The remarkable Rio Grande Gorge area of New Mexico offers great natural outdoor opportunities to explore, from whitewater rafting, hiking, thermal hot springs to crossing over one of the top 10 highest bridges in North America.
How was Rio Grande Gorge formed?
Marvel at the geological features of faulting and extensive signs of volcanic activity in the region. The rugged terrain of vast plains, rivers and steep canyons is scattered with resting volcanic cones.
The highest cone, Ute Mountain, rises high above grassy meadows, stands of pinyon, ponderosa and white pine, as well as aspen and Douglas fir. The volcanic cone is about 3,000 feet above the ground, reaching an altitude of 10,093 feet.
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The Rio Grande Gorge Bridge
The impressive long span Rio Grande Gorge Bridge, called the “most beautiful steel bridge” in North America, offers stunning views of the Rio Grande Rift.
Take a walk over one of the top 10 highest bridges in North America. The views from the nearly 600-foot-high bridge are breathtaking in every direction.
The Sangre de Cristo Mountains are viewed to the east.
What tectonic plates formed the Rio Grande rift?
The Rio Grande Rift is a deep fault line which runs the entire length of New Mexico. This fracture is evidence of geological volcanic rock tectonic plate movement of the Colorado Plateau pulling away from the Great Plains. As the two pulled to the east and to the west, a deep crevasse was created by the earth’s crust falling into the opening.
At it widest point, near Albuquerque, the Rio Grande Rift stretches almost 40 miles across. Read more about the geology of the land.
What formed the Rio Grande Gorge and the numerous volcanoes in the surrounding area?
The National Park Service says, “New Mexico is one of the most geologically active areas of the forty-eight contiguous states.”
The earth’s plates are still moving and the rift expands at a rate of about an inch every 40 years. Seismic activity is actively monitored along the rift for earthquakes.
Twenty-nine million years ago the Pacific and North American plates started to move and scrape against each other faulting the crust of the earth by friction.
See the satellite map below.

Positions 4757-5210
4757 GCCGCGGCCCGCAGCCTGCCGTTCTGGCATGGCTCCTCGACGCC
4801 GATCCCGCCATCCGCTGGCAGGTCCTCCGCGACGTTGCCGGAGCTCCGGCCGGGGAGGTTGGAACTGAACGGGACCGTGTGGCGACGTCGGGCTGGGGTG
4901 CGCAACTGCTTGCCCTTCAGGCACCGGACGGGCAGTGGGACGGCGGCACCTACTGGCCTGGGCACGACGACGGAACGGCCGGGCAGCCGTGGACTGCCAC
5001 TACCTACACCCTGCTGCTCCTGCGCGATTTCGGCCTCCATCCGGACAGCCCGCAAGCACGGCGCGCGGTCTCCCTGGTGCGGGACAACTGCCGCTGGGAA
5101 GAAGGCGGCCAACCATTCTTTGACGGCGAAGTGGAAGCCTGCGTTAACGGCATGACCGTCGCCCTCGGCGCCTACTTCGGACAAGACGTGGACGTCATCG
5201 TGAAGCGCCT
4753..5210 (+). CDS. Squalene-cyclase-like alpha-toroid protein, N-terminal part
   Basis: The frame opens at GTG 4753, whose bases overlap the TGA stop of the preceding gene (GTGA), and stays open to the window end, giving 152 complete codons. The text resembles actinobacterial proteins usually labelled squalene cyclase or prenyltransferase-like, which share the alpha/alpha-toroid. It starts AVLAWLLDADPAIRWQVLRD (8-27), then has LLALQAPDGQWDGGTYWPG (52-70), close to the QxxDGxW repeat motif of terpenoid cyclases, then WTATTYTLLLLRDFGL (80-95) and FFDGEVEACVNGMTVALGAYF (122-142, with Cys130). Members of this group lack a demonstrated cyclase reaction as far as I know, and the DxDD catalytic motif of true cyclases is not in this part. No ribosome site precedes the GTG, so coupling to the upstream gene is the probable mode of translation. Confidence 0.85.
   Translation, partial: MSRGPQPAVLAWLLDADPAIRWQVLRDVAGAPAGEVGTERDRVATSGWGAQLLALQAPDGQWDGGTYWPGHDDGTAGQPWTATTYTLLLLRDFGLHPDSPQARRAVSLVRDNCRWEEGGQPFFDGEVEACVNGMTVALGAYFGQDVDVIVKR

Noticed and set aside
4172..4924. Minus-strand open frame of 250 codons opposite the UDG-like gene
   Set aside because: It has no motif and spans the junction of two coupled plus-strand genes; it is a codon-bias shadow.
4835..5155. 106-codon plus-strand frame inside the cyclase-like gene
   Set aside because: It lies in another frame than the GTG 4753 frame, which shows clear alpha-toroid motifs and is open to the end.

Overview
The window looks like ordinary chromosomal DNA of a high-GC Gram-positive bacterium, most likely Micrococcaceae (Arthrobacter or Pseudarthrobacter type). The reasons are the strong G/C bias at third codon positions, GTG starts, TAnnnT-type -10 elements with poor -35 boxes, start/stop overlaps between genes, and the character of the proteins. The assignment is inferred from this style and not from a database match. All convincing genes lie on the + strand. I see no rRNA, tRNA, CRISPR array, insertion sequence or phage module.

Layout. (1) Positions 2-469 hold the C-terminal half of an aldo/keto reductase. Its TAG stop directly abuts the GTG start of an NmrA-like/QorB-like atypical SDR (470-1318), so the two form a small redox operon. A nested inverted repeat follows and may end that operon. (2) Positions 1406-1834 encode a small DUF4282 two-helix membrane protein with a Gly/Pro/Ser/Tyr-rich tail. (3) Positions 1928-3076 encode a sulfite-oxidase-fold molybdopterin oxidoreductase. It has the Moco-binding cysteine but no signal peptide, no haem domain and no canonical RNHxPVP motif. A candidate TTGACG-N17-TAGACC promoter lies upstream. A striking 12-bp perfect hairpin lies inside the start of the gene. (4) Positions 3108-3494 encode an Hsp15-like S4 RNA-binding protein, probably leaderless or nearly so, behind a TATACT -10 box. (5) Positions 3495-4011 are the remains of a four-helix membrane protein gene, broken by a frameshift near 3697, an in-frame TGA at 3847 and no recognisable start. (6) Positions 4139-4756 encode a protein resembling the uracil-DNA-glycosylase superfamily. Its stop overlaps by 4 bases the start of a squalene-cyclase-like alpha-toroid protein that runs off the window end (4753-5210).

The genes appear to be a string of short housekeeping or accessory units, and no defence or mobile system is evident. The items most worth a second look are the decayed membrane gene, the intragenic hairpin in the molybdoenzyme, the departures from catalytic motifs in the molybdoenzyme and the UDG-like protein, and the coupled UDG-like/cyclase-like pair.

The Rio Grande River
The Rio Grande River is the fifth longest river in North America. The river runs about 1,900-miles-long from its source in the San Juan Mountains, Colorado to the Gulf of Mexico.
White Water River Rafting can be done in the Upper Gorge, Taos Box or in the Lower Gorge. Here you can experience a range of Class II to V rapids.
Some of the best trout fishing in New Mexico is found along the Rio Grande River.
Rio Grande Natural Hot Springs
Take advantage of a number of geo-thermal fed hot springs and day spas in the Taos area near Arroyo Hondo.
Try Black Rock Hot Springs, a popular spot, or Manby Hot Springs which is accessed only from the river or one of the Ojo Spas.
Read more about the hot springs in New Mexico.
Rio Grande del Norte National Monument
The Rio Grande Gorge area is home to Rio Grande del Norte National Monument. Download a map of the area.
The Rio Grande National Wild and Scenic River System in found within the National Monument.
There are plenty of hiking trails to explore in the Rio Grande del Norte National Monument. Before hiking here, you should get acclimated to the higher altitude.
The South Rim Trail is an easy to moderate nine-mile hiking and bike trail. The trail starts at the parking lot of the Rio Grande Gorge Bridge and runs south to Orilla Verge Recreation Area. Find out about more trails in the area.
Watch for Rocky Mountain bighorn sheep often spotted in the Rio Grande Gorge.
Camping is available in two locations: Wild Rivers Recreation Center and Orilla Verde Recreation Area. Find out more about camping in the area.
Astronaut Training in the Rio Grande Gorge Area
The area’s unique geology is used to train astronauts to recognize, understand and record what they see from space and in the field. The Rio Grande Rift acts as a substitute for other planets’ geological features of faulting and the extensive volcanic activity.
In 1971, Apollo 15 astronauts came to study impact craters and volcanic areas in preparation for their moon landing. The Apollo 15 mission was the first to use the Lunar Roving Vehicle. Find out more about the Apollo 15 mission here.
Astronaut candidates came in the summer of 1999 to help prepare them for finding water on Mars. Find out more about their geological findings.
Fast Facts about Rio Grande Gorge Bridge
- The impressive Rio Grand Gorge Bridge is the seventh highest bridge in the United States. This claim has been disputed, but the bridge is on the top 10 list.
- The bridge soars nearly 600 feet above the Rio Grande River and has a span of 1,280 feet.
- The long span bridge was recognized as the “most beautiful steel bridge” in 1966 by the American Institute of Steel Construction.
- The Rio Grande Gorge Bridge is part of US Route 64.
How to get to the Rio Grande Gorge Bridge
The Rio Grande Gorge Bridge is located 12 miles outside of Taos, New Mexico.
This rugged, scenic area of northern New Mexico is near the state line of Colorado and New Mexico. On our 2,500 mile southwestern road trip, we travelled to the Rio Grande Gorge Bridge via Highway 64, on our way from Santa Fe, New Mexico to Durango, Colorado.
A parking lot is located on the southwest side of the bridge.
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